On remand, the trial court issued a revised sentencing order. It wrote:

562 U.S. 3
" ‘The trial Court, in balancing the proved aggravators and mitigators, emphasizes to the Supreme Court that it only relied upon those proven statutory aggravators. The trial Court's remarks at the sentencing hearing, and the language in the original sentencing order explain why such high weight was given to the statutory aggravator of multiple murder, and further support the trial Court's personal conclusion that the sentence is appropriate punishment for this offender and these crimes.’ " Corcoran v. State, 774 N.E.2d 495, 498 (Ind.2002) (quoting order).

On appeal, over respondent's objection, the Supreme Court accepted this explanation and affirmed the sentence. Id., at 498–499, 502. It explained that it was "now satisfied that the trial court has relied on only aggravators listed in Indiana Code § 35–50–2–9(b).... There is no lack of clarity in [the trial court's] statement and no plausible reason to believe it untrue." Id., at 499.

Respondent later applied to the United States District Court for the Northern District of Indiana for a writ of habeas corpus. His habeas petition asserted a number of grounds for relief, including a renewed claim that, notwithstanding its assurances to the contrary, the trial court improperly relied on nonstatutory aggravating factors when it resentenced him. Respondent also asserted that this reliance violated the Eighth and Fourteenth Amendments. Record, Doc. 13, p. 11. In its response to the petition, the State specifically disputed that contention. Id., Doc. 33, at 16 ("[Respondent] fails to establish any constitutional deficiency in [the] Indiana Supreme Court's review of the trial court's treatment of Corcoran's sentence on remand, let alone does it show that the state supreme court's judgment is in any way inconsistent with applicable United States Supreme Court precedent").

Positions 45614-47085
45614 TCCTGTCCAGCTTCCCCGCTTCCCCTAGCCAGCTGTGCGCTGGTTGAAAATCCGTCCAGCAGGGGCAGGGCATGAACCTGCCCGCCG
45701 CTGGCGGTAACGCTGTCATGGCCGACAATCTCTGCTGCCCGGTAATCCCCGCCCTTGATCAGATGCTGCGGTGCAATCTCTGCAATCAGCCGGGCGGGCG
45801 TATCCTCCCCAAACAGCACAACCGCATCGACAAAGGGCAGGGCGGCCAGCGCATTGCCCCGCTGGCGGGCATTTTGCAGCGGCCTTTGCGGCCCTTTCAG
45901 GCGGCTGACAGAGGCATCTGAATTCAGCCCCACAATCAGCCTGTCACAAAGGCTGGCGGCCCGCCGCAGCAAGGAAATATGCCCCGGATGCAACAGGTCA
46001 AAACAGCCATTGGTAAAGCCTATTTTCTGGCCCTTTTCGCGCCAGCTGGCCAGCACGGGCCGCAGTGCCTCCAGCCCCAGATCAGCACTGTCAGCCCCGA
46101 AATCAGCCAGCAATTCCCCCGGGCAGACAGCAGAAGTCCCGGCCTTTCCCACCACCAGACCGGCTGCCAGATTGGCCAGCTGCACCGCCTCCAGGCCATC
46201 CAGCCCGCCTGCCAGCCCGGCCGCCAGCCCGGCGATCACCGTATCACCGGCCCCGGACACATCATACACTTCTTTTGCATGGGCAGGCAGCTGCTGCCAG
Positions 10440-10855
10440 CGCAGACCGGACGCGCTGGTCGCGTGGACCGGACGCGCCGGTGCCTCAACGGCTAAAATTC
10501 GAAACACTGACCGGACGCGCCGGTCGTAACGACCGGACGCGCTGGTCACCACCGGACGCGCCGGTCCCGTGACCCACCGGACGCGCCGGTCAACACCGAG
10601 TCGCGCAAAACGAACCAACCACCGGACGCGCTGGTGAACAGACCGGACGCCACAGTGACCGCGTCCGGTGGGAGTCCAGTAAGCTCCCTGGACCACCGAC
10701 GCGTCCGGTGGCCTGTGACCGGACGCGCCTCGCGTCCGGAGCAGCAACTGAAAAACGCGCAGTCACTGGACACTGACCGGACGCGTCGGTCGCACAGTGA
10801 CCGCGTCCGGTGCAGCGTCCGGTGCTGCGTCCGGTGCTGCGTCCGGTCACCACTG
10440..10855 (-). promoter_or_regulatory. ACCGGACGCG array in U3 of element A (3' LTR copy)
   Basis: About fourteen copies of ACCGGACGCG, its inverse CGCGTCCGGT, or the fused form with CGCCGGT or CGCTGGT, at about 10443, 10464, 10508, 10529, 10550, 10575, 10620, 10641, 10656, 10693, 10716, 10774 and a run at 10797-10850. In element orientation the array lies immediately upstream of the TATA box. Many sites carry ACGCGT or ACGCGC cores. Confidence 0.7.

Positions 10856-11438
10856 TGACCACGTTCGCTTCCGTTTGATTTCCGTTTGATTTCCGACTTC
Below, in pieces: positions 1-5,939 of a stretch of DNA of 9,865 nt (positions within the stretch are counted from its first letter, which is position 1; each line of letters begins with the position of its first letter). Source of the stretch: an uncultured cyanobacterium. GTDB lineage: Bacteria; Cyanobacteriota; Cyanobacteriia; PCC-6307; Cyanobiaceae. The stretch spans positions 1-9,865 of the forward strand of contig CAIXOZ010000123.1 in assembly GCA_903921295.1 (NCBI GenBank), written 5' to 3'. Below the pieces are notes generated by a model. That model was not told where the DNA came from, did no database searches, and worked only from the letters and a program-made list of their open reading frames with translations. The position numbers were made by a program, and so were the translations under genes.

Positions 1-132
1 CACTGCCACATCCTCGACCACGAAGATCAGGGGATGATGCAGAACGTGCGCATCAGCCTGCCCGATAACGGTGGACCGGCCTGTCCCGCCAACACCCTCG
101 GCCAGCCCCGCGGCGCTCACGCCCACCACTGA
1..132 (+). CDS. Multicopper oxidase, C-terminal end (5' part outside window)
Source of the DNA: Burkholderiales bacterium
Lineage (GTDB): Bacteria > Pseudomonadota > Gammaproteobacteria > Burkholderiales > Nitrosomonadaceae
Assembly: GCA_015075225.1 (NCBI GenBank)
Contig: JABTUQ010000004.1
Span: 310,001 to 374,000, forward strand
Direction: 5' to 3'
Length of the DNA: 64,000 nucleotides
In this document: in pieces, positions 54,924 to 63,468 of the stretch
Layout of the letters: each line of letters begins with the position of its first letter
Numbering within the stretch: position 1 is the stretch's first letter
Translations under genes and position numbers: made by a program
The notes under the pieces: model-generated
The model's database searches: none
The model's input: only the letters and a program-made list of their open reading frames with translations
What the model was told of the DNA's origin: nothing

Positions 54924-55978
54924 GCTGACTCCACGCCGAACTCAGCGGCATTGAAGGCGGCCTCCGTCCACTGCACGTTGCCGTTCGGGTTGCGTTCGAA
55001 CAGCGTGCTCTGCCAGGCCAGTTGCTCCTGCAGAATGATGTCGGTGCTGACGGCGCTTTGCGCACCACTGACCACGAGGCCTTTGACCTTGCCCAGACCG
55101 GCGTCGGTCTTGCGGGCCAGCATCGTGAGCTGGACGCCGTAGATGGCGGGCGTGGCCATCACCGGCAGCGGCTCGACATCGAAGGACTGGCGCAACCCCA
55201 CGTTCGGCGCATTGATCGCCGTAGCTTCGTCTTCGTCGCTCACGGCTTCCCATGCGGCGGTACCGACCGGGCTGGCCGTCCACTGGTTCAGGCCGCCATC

The District Court, however, had no need to resolve this dispute because it granted habeas relief on a wholly different

562 U.S. 4

ground: that an offer by the prosecutor to take the death penalty off the table in exchange for a waiver of a jury trial had violated the Sixth Amendment. Corcoran v. Buss, 483 F.Supp.2d 709, 725–726 (2007). It did not address the sentencing challenge because that was "rendered moot" by the grant of habeas relief. Id., at 734.